When do I ask for freeholder’s consent to my building works?
Q: We want to put a single storey extension on our leasehold ground floor terrace property. We have engaged an architect to complete drawings for council planning permission. I am am wondering at what point we need to get our freeholder's agreement to make these structural changes? Could we submit for planning permission and once we have that apply for freeholder approval?
You have done the right thing in checking your lease to ensure that you are entitled to undertake alterations as long as you have consent.
In this instance, we recommend approaching your freeholders sooner rather than later. By doing so, you can ensure there are no unexpected delays further down the line and also get a better idea of whether you need to budget for additional costs. For example, there is normally a charge associated with getting the approval (which is normally in the form of a formal Licence for Alterations) and charges for altering the details of the lease to take account of the new extension.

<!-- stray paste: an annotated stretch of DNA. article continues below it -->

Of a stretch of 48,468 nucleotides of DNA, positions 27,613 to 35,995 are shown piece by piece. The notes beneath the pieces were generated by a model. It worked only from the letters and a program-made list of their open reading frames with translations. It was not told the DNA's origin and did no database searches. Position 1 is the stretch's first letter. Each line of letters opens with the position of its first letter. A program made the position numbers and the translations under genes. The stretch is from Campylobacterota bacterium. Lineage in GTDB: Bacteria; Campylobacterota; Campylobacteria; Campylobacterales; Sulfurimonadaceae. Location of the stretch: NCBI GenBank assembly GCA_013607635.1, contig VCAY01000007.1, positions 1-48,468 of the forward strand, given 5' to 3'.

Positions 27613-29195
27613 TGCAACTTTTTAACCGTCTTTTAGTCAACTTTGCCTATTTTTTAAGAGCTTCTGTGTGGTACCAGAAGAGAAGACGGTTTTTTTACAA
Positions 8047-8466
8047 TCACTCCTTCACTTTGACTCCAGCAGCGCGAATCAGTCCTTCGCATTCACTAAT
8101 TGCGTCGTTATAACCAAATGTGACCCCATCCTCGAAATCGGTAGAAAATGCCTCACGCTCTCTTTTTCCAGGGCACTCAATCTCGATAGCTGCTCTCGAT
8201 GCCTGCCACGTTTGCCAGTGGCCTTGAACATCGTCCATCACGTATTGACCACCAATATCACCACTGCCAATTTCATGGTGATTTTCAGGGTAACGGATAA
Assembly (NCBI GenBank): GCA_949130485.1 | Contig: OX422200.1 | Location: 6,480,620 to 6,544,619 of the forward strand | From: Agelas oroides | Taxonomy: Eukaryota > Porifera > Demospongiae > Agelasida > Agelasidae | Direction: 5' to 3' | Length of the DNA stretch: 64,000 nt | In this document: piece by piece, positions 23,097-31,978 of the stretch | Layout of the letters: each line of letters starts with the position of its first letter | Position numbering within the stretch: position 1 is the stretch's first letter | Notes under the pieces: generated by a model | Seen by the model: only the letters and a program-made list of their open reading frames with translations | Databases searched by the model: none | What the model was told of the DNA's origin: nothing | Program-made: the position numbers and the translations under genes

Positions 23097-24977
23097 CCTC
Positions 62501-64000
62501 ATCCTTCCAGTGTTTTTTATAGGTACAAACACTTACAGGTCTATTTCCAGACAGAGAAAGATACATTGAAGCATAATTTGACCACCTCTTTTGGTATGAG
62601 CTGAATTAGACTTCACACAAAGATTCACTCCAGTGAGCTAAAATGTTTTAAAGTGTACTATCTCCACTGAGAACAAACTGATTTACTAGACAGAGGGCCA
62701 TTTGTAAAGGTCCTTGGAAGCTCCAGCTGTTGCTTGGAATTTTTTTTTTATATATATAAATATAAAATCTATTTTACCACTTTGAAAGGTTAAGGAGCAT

Your freeholder is unlikely to withhold consent but they will want to reassure themselves that the changes you are making represent an improvement. Showing them your plans should help. They are likely to want to get a professional opinion on them. If this happens and they, for example, hire a surveyor to look over your plans, they are likely to charge you the costs of doing so.
According to Schedule 11 of the Commonhold and Leasehold Reform Act 2002 all charges should be reasonable. But knowing what that cost is in advance will allow you to budget and, if necessary, challenge (see our other ask an expert question on this matter).
For answers to your questions, dedicated support and expert advice on your homeowning queries, join us as a member today!